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No Turkish airstrikes in Syria since Oct. 22 after threat by regime, daily claims

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Turkey has halted its airstrikes in Syria because its air force has been unable to carry out aerial campaigns as part of Operation Euphrates Shield since Oct. 22, after the Syrian government activated its air defense systems against the flight of Turkish warplanes in its airspace.

According to the Hurriyet Daily News, Turkish jets launched their last airstrike in Syria on Oct. 22, targeting Islamic State in Iraq and the Levant (ISIL) positions. “Since then, Turkey has not launched further strikes as Syria’s Russian-made air defense system was activated to cover the region under the Euphrates Shield operation,” a Turkish official told the Hürriyet Daily News on condition of anonymity. Coalition forces have also decreased their number of flights in northern Syria, the official said.

On Oct. 20, the Syrian regime warned Turkey to halt the entry of Turkish warplanes into Syrian airspace after Turkey carried out airstrikes overnight on Maarrat Umm Hawsh in northern Aleppo province.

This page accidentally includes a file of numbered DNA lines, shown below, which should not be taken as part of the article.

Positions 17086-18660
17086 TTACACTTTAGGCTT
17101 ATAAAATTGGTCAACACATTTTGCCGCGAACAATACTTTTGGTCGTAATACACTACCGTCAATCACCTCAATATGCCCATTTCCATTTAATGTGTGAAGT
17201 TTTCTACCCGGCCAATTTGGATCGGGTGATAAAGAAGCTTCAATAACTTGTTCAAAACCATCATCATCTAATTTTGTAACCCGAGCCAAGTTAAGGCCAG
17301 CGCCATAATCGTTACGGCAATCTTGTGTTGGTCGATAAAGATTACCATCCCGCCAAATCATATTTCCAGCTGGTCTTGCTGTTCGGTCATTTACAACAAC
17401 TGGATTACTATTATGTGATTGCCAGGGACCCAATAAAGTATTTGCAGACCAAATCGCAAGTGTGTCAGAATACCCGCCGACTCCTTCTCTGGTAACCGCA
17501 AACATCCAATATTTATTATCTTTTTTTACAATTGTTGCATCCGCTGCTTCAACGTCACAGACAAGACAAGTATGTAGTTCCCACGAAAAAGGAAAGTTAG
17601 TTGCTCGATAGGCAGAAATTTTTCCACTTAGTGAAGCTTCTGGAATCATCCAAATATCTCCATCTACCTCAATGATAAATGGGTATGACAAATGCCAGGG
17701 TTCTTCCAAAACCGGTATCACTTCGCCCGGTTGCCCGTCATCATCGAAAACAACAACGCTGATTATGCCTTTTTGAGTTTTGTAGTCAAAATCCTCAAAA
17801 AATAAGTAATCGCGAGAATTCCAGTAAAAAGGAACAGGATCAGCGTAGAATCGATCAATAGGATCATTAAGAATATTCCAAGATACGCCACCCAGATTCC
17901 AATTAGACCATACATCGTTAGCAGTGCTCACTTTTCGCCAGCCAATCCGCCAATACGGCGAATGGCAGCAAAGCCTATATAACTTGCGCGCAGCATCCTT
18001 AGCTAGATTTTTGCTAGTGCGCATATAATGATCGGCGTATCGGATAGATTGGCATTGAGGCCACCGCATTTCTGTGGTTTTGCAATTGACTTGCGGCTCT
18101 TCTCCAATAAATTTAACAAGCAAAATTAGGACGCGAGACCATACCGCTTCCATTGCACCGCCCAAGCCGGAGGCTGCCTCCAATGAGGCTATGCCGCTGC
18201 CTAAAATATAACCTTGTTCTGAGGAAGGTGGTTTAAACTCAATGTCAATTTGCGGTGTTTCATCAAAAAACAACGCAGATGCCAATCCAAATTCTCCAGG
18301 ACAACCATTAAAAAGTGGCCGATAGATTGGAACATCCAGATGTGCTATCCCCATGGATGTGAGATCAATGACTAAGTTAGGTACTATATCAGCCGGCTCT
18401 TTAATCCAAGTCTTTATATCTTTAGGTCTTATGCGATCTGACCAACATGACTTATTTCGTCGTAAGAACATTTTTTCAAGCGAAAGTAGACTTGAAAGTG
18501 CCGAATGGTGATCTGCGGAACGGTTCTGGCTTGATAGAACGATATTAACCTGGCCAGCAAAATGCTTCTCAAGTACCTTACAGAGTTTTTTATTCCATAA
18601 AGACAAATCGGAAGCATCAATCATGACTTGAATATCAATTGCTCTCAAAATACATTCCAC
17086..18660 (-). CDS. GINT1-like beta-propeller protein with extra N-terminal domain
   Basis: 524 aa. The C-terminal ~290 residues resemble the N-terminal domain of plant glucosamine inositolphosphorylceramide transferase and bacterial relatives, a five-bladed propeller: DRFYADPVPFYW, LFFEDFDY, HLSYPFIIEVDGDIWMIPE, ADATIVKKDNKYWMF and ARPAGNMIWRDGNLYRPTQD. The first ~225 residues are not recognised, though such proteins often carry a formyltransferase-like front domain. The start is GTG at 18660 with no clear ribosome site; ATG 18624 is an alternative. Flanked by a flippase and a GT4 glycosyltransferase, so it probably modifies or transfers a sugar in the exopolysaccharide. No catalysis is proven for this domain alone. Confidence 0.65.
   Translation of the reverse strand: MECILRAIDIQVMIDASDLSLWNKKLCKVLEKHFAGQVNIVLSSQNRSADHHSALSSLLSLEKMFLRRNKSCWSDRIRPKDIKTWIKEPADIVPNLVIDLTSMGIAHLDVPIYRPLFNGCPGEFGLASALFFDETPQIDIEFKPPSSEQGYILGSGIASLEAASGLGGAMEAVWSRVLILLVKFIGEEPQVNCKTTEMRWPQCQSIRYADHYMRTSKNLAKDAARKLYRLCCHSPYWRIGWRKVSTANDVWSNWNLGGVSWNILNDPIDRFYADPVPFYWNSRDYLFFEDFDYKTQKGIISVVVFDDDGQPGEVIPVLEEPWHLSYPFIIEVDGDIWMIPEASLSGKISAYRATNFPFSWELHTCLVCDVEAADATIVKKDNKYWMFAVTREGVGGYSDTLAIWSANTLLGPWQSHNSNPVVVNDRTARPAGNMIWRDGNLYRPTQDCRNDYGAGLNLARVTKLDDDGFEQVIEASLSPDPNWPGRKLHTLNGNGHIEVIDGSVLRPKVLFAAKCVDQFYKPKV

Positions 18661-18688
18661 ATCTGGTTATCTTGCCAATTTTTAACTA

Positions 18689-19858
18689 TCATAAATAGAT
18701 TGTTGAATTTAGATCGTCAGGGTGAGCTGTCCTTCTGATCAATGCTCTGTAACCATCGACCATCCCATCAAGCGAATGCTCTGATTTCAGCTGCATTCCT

Turkey’s General Staff announced in a statement on Oct. 10 that a Turkish airstrike had killed as many as 200 fighters of the Kurdish Democratic Union Party (PYD) and its armed wing the People’s Defense Units (YPG) north of the Syrian city of Aleppo on Oct. 19.

The Turkish military said it hit 18 targets in 26 airstrikes in the areas under the control of Kurdish militias, destroying their headquarters, ammunition dumps and shelters in the Maarraat Umm Hawsh region in northern Syria.

In late August Turkey launched the Euphrates Shield operation in northern Syria, using its armor and air power to help Free Syrian Army fighters take territory near the border held by ISIL.

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